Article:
Image: Ben Bernanke in April 2009
Micheal Reynolds  /  EPA file
Fed Chairman Ben Bernanke has answered reporters' questions several times in his five-year tenure and now is launching a regular quarterly news conference.
By John W. Schoen Senior Producer
updated 4/26/2011 8:00:55 AM ET 2011-04-26T12:00:55

For much of its 97-year history, the U.S. Federal Reserve has been an opaque, imposing, somewhat mysterious institution that relied on secrecy to hide its innermost deliberations from  global financial markets.

No more.

In the five years since the ascension of Chairman Ben Bernanke, Fed board members and regional bank presidents have been increasingly outspoken about policy disagreements. Bernanke's testimony to Congress has transformed "Fedspeak" — the imponderable dialect spoken by his predecessor Alan Greenspan, into plain English.

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That policy of openness — some have called it the Fed's Glasnost — will reach a new milestone Wednesday when Bernanke holds the first regularly scheduled briefing ever given by a Fed chief, kicking off what is to be a quarterly event. The briefing, to be broadcast live on the Fed’s website and other outlets, will begin at 2:15 p.m. EDT after a regular meeting of the policymaking Federal Open Market Committee.

The official agenda promises a review of the Fed's "current economic projections" and "additional context for the FOMC's policy decisions." But Bernanke could face a long list of questions about the Fed's effort to stave off economic disaster beginning in 2008 and boost the flagging recovery more recently.

Bernanke has faced reporters before but never quite like this. He has made himself more accessible than previous Fed chiefs, giving plain-spoken interviews to "60 Minutes" and PBS and answering moderated questions submitted on notecards at the National Press Club. On Wednesday, Bernanke will field questions directly from reporters in the traditional style familiar to viewers of round-the-clock cable news.

It is a far cry from a time as recently as the 1980s when the Fed did not even announce when it intervened in markets to change short-term interest rates. In those days Fed-watching was a serious and potentially lucrative business as traders could make or lose vast sums by correctly divining the central bank's intentions.

Since then the Fed has come a long way, gradually lifting the veil to release policy decisions at the conclusion of regular meetings, minutes a few weeks later and even full transcripts after a civilized five-year interval.

The Fed's historic policy of obfuscation was not simply the product of an ultra-conservative institution seeking to deliberate freely without the risk of second-guessing from outsiders (though that was part of it). In the last decades of the 20th century, the outsized role of both the central bank and U.S. financial centers on the global money system meant public pronouncements risked sending markets into a tailspin.

While Greenspan was known as a master of the inscrutable comment, he was matched by his predecessor Paul Volcker, who chaired the Fed during a period of high inflation and enormous interest-rate turbulence.

“Volcker told me in his own words that he loved to leave the market totally confused with regard to what he was going to do,” said longtime Fed watcher David Jones of DMJ Advisors.  “Because if half the market thought he was doing something and the other half thought he wasn’t, it would smooth, in his view, the market impact of Fed moves.”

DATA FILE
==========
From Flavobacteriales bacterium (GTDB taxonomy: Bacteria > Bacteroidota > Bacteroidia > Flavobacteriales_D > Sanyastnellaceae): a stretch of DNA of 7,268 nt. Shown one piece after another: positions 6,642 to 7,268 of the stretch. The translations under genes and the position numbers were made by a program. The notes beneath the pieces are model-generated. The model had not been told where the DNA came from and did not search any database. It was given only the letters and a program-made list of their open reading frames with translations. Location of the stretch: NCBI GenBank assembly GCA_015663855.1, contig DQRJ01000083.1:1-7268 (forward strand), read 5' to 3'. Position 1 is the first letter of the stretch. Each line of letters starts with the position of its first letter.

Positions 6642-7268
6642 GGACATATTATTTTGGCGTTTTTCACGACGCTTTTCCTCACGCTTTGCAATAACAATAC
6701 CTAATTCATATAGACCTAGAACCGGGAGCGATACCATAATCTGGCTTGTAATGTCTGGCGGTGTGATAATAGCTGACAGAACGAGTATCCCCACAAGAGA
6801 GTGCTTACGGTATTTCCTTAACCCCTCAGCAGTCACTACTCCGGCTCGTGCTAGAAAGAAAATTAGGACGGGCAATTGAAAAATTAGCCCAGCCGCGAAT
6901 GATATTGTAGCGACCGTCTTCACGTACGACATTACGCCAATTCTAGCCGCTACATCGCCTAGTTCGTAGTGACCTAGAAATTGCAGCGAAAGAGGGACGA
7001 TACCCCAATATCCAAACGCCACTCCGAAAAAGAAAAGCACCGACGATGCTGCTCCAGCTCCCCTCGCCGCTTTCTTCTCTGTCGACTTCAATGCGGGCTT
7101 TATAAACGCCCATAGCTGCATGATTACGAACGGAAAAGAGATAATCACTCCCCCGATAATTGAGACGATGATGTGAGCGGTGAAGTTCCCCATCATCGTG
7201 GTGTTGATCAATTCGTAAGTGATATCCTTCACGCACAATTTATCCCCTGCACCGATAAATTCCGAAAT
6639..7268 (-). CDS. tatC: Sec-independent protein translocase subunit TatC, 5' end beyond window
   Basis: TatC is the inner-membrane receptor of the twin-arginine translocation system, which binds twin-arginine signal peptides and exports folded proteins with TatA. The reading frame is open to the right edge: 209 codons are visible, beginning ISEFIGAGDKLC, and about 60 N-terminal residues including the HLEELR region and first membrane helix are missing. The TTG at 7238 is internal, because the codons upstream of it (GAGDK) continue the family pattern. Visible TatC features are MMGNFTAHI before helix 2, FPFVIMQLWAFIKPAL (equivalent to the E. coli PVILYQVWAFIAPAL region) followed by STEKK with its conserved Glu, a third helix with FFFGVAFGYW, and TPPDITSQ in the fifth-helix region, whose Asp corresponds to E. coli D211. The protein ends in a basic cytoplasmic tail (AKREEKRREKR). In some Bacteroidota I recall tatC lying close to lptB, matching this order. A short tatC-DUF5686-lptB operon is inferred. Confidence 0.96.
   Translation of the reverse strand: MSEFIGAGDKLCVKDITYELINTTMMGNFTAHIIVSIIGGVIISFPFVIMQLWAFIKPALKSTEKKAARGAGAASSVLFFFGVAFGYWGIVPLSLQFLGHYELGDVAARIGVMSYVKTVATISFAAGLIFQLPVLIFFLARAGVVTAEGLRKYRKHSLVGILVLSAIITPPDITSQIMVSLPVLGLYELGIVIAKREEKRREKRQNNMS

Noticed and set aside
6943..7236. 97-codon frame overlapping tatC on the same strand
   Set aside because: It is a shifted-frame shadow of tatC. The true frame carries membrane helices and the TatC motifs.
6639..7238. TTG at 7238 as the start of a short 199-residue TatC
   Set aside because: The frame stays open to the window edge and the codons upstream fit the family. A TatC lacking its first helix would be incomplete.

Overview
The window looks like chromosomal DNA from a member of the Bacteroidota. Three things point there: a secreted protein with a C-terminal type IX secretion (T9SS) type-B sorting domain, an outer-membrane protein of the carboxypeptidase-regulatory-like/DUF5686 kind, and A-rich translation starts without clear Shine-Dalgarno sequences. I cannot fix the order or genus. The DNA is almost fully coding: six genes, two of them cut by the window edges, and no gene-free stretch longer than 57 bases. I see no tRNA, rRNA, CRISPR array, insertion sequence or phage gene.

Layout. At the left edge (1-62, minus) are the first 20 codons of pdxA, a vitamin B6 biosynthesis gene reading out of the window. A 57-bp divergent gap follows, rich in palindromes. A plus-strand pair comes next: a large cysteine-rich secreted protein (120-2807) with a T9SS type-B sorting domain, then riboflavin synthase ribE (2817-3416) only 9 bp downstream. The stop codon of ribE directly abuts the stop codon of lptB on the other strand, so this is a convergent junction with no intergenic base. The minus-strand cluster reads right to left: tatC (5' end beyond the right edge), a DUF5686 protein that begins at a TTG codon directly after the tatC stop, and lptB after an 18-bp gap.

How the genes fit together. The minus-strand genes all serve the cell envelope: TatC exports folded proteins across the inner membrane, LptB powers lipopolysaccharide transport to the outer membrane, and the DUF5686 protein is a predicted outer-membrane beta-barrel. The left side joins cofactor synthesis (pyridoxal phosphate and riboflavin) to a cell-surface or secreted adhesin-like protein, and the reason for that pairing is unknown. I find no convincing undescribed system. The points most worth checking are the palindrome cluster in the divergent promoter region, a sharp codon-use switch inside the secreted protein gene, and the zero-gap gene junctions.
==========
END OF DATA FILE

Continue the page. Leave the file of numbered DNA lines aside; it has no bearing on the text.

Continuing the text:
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That type of ambiguity could be hugely risky in today's world, where huge rivers of capital move instantaneously through globally interconnected markets. Trades are executed in milliseconds by computers controlled by algorithms, not stray words or phrases uttered by Fed officials.

That’s not to say that markets don’t wait on the Fed’s every word. The written statements that follow policy-setting meetings are scoured for tiny changes in syntax and grammar. Lately, the Fed’s promise to continue its easy-money policy “for an extended period” has become the bond market's latest cliffhanger.

Bernanke surely will be asked about whether the policy is working and especially whether the Fed's controversial decision to buy an additional $600 billion in Treasury securities beginning last November did anything to boost economic growth.

"The Fed has an opportunity in the press conference to explain its strategy and the reasoning far, far more completely than it ever could in the policy statement," said former St. Louis Fed President William Poole.

"By laying out a smooth trajectory, the hope is that it would minimize disruptions and prevent an overreaction," said Kenneth Kuttner, a former Fed economist who teaches at Williams College and has co-authored research with Bernanke on how markets react to monetary policy changes.

Whatever the motive, there has never been a greater demand for Fed transparency than in the aftermath of one of the worst financial crises in its history. When the credit market collapsed in 2008 the Fed embarked on an unprecedented — some say risky — strategy of trying to put out the financial flames by flooding the system with cash.

The strategy was controversial, to say the least.

“The Fed has come out of the credit crisis really shocked by the mouth of criticism — particularly from Congress,” said Jones. “We’ve never seen withering criticism like this, especially from many of the newly elected Republicans in the midterms.”

Story: As recovery strengthens, Fed poised to act again

Part of the central bank's new policy, then, is public relations: Bernanke has been a tireless champion of the Fed’s massive response to the crisis that began in 2008, drawing on his years as a college professor to patiently explain it and better answer his critics.

Some $2.3 trillion later, the program is set to end in June; Wednesday’ news conference will almost certainly focus on questions about how well the policy worked, and what else the Fed has up its sleeve to try to keep the economic recovery on track.

With no clear policy in place past June, and the economy showing worrying signs of slowing again, the stakes are high for Bernanke.